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Local tourist party receives unusual note

• Jul 29, 2017 at 8:00 PM

July 29, 1941

The top stories in the Norwalk Reflector-Herald on this date 76 years ago:

 

Will open new Schine Theatre here Aug. 13th

On Wednesday, Aug. 13, Norwalk’s large and ultra modern new Schine’s theatre will be formally opened, William Selman, the manager announces.

It is certain that local picture show patrons will be amazed and pleasurably surprised at the beauty and convenience of the play house.

All the equipment is up-to-date and highly efficient and everything is brand new.

The screen is of modern construction that has proved thoroughly satisfactory and an important on the best of the older materials. Each one of the seats in the auditorium, it is stated, is more expensive than would be purchased for the average well-furnished dwelling house. The air cooling system is reported superior to others. Water in a deep well drilled recently by the company will be used in the air-conditioning assembly.

The Schine company has adopted the policy of naming play houses after the towns in which they are built. Consequently, the local house will be known as the Norwalk Theatre.

 

Co. G roster reaches 46

The strength of Company G 3rd Infantry reached 46 men at the weekly drill of the unit on Monday night. With the full complement of 50 men expected in the next few days.

Capt. Delbert Crawford announces the following recommendations for promotion of enlisted men: To be First Sergeant, Joe C. Davis; to be Sergeant, Ralph Mosier, George Meredith, Russell Selling; to be Corporal, Fred L. Avery, Phillip G. Fulstow, Walter R. Baker, William H. Dietz and Newman U. Preston. These promotions will be made effective August 1st. All these men have previously been non-commissioned officers in Company G 145th Infantry; the Regular Army CMTC and ROTC.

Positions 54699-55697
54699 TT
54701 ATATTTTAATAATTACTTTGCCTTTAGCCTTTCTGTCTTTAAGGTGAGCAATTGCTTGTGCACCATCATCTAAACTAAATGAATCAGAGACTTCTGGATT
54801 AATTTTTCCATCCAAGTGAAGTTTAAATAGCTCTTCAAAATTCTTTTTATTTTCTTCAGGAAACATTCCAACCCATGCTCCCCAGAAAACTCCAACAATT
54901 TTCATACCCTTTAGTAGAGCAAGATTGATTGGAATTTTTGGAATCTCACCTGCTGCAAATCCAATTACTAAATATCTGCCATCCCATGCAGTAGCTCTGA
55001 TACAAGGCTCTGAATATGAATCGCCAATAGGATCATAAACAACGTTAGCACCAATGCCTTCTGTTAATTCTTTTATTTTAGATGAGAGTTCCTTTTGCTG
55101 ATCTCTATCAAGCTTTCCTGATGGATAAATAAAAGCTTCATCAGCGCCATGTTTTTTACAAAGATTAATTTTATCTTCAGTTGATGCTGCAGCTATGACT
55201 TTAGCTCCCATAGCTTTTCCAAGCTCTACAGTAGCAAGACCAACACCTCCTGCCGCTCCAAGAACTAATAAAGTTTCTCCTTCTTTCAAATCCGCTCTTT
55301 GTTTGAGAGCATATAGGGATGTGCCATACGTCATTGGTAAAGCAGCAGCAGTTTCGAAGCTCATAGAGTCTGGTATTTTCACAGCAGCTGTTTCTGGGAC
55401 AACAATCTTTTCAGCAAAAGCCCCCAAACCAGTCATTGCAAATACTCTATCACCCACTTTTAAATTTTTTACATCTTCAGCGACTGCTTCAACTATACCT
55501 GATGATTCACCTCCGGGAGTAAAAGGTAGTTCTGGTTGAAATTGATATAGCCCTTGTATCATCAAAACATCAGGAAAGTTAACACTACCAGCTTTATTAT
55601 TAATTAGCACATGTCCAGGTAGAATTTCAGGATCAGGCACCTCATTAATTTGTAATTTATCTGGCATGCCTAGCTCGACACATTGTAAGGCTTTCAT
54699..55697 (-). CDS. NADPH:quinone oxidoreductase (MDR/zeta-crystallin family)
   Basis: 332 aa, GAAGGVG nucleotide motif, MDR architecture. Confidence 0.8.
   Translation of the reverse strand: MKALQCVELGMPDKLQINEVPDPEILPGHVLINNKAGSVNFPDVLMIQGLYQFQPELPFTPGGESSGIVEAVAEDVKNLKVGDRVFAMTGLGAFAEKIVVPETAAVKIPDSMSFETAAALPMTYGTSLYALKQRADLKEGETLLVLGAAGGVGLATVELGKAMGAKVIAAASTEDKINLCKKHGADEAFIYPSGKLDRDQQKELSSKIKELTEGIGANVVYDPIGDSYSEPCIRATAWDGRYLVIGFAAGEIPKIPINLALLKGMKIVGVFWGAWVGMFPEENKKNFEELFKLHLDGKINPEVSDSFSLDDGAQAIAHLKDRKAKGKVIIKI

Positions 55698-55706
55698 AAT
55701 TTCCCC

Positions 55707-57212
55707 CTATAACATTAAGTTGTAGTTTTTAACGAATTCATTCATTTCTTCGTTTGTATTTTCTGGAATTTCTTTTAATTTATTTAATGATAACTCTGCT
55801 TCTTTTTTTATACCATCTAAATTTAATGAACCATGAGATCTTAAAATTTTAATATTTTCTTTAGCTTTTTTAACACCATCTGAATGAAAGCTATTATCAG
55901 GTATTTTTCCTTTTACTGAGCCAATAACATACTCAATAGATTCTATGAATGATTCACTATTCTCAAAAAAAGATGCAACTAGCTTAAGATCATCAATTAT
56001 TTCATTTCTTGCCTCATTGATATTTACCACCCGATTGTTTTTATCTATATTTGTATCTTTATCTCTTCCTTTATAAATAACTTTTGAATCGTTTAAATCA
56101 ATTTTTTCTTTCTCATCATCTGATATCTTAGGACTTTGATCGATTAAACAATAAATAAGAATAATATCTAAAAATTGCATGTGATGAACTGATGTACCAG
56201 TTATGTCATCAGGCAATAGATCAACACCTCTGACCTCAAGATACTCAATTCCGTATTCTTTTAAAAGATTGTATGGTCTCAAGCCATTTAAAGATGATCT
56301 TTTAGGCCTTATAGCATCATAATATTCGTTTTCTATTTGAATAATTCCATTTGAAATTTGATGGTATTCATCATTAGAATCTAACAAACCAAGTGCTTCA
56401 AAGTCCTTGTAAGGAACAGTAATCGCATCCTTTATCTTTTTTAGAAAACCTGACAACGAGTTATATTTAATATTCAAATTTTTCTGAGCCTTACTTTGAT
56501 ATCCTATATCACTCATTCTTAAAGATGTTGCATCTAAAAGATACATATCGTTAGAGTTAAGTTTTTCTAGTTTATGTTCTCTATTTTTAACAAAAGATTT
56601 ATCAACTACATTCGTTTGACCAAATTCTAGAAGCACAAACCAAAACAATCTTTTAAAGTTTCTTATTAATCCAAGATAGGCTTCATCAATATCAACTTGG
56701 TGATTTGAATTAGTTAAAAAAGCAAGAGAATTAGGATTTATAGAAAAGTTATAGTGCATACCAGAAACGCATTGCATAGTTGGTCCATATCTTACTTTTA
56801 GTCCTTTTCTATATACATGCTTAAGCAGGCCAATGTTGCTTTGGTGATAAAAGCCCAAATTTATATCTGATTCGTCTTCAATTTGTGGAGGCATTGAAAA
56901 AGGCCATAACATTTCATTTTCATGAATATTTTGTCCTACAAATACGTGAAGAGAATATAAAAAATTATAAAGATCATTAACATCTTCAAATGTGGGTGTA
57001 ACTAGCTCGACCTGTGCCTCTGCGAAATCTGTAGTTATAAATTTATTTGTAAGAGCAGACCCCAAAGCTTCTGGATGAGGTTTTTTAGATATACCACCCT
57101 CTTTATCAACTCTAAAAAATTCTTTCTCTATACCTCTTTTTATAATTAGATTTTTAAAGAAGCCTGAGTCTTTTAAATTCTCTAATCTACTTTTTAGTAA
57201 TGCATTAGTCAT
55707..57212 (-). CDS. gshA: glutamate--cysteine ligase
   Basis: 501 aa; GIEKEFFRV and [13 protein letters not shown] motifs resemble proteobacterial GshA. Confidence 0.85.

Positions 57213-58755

Gerald Funk is serving at Pearl Harbor

The following letter, received at North Fairfield from Gerald Funk, a U.S. soldier, will be of general interest:

“I thought I would drop you a line and leave you know that I still think about you. You will have to pardon the pencil for that is the only thing I have at the present time. We left Fort Eustis on the morning of July the first, arriving in Hawaii or Honolulu on the afternoon of the eleventh.

We left Virginia, went through West Virginia, Ohio, Indiana, Illinois, Missouri, Kansas, Colorado, New Mexico, Arizona and California. We traveled for a day and a half through New Mexico, Arizona and California, seeing noting but desert. It took us five days to cross the country. We sailed from San Francisco aboard the St. Mihiel...

...Hawaii is certainly beautiful and the climate is wonderful. It gets pretty hot during the day, but you don’t notice it so much because there is always a good breeze. We are not on the island of Hawaii, but on the island of Oahu. I am still in the Coast Artillery, Anti-aircraft division. We were stationed here to help protect Pearl Harbor.

It gets pretty cool here at night. Sometimes you have to use two blankets. That is what makes it so nice.

They have plenty of sugar cane and pineapples out here. About the only game here is wild hogs and I don’t know whether I want to hunt those or not.

 

Local tourist party receives unusual note

When Mrs. Gasteier and daughter Dorothy, Margaret Nelson, Marina Heltman, Isabelle Hastings and Bernice Call stopped in Elk, Nevada for dinner July 24, they found a note in their car which follows: “I noticed your license and am from Norwalk — Tip Smith.”

It develops that the writer of the note was Clifton Smith of Hewitt’s grocery, who arrived recently in California after having made the trip in five days. He evidently stopped at the Nevada town and noticed the motor car license.

 

Burr letter attacking Hamilton at museum here

One of the most valued of the 65,000 or more exhibits of the Firelands Museum here is an authenticated letter written on June 22, 1804 by Aaron Burr to Alexander Hamilton, shortly before these men fought a duel in which Hamilton was fatally wounded. Some time ago this letter was found in a long forgotten bundle of papers in the local museum.

The letter was sent to the local curator from Boston in 1837. It lay unopened from that time until Harry Bennett, the acting curator, accidentally discovered it.

Historians say Burr formally challenged Hamilton to a duel in a communication written on a date later than the time the letter at the local museum was penned. The letter held here shows that Burr had decided to challenge his great political opponent..

It has become know that Philip Van Lensaeller of LaCarne, Ottawa County, owns the pistol used by Burr in the duel. An effort is being made to obtain this relic for the Norwalk museum, which now contains more than 60,000 separate articles in the various departments.

— Compiled by Andy Prutsok

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